Is Your Business Growing Too Fast?

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How to Maintain Your Market-Share Mojo

Extremely rapid growth for a business might sound good, but it can be a mixed blessing.

Certainly, high growth yields greater returns, offering shareholders five times more than medium-growth companies, says Debora McLaughlin, CEO of The Renegade Leader Coaching and Consulting Group(www.TheRenegadeLeader.com).

Growth predicts long-term success, she says, and it matters more than margin or cost structure.

But sustaining growth is extremely difficult. For example, a business may have tremendously high growth in the start-up phase, as did the daily-deals pioneer Groupon, which had a stellar valuation of $6.4 billion in 2010.

“By 2012, Groupon had lost a mind-boggling 80 percent of its stock value since its initial public offering,” McLaughlin says. “What happened? The tech company never figured out customer retention.”

While Groupon is a prominent example, it’s certainly not the only one. Approximately 85 percent of super-growers, defined by McKinsey as companies whose growth is greater than 60 percent, are unable to maintain their growth rates, and once lost, less than a quarter were able to recapture them.

McLaughlin, author of “The Renegade Leader: 9 Success Strategies Driven Leaders Use to Ignite People, Performance & Profits,” offers tips for maintaining momentum for businesses that are experiencing high growth.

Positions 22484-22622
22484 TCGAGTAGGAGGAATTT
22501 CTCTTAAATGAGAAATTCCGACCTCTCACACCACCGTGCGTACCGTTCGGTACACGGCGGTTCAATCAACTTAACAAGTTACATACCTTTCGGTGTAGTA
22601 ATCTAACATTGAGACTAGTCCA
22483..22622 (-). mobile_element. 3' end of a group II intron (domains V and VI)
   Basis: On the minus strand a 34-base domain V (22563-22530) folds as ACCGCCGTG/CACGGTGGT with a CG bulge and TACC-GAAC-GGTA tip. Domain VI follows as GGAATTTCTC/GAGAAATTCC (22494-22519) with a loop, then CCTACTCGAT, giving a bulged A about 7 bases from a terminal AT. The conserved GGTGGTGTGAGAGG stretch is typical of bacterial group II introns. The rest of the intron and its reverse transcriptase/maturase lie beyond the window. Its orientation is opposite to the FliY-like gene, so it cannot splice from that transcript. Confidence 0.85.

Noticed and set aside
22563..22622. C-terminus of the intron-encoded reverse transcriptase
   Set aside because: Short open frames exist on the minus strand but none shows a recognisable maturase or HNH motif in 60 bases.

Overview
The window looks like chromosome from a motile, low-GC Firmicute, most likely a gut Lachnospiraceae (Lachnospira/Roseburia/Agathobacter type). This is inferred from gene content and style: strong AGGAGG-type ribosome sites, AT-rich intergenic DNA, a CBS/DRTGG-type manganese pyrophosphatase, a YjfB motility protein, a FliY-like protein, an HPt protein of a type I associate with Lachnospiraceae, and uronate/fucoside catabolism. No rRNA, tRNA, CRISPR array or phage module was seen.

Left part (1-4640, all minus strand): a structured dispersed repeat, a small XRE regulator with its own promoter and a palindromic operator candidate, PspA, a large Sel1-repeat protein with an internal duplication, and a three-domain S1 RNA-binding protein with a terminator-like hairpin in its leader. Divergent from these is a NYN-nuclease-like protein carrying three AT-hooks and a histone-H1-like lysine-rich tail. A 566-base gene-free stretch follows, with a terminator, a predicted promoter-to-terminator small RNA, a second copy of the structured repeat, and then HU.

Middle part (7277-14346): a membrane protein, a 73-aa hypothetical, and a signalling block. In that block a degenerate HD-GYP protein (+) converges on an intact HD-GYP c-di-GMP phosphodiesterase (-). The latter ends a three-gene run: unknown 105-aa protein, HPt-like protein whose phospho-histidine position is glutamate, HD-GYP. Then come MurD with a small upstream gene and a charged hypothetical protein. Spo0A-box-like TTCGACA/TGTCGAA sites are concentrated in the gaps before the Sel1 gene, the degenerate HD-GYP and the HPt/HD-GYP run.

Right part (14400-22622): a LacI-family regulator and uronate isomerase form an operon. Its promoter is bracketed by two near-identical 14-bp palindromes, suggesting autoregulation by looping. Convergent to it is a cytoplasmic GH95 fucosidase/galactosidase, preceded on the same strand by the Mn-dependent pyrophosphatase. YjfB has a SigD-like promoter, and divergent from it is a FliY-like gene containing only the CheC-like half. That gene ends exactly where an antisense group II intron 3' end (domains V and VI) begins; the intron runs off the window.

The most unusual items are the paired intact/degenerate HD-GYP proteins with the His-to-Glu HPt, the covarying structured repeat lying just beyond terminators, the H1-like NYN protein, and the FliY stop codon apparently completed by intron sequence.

• Define your Culture. You can’t afford not to invest the time to define the culture needed to support your strategic plan. What is the purpose of your company, its guiding values, and its top priorities? Defining the culture allows you to align senior leaders, stakeholders and investors, make faster decisions, attract top talent and engage employees.
  • Do your best to retain the right people. Often, the problem faced by fast-growing companies is that they need to hire people fast so they fill positions based on talent versus fit and attitude. Hire people who align with your culture and its values. Have the right mix of visionaries with executers.
  • Maintain the quality of your product. Whatever it may be – an online service or your town’s best muffins – exponential growth can have you running in 100 different directions. Don’t forget what got you to this point: quality. Continue to wow the customers who trusted in you at the beginning.
  • Make sure you have the money you think you have. It’s easy to confuse growth of accounts receivable for tangible, cash-based growth. If your company isn’t collecting the cash it’s due, there’s a risk of running into a cash crisis during growth. There’s nothing more valuable for an expanding business than cash.

“You want to manage your growth in a smart way,” McLaughlin says. “You want growth that easily translates to profit, which means collecting data, doing the research and challenging your business instincts. Don’t be so focused on your product or service that you fail to notice the shifting sands of your consumer demands.”

 

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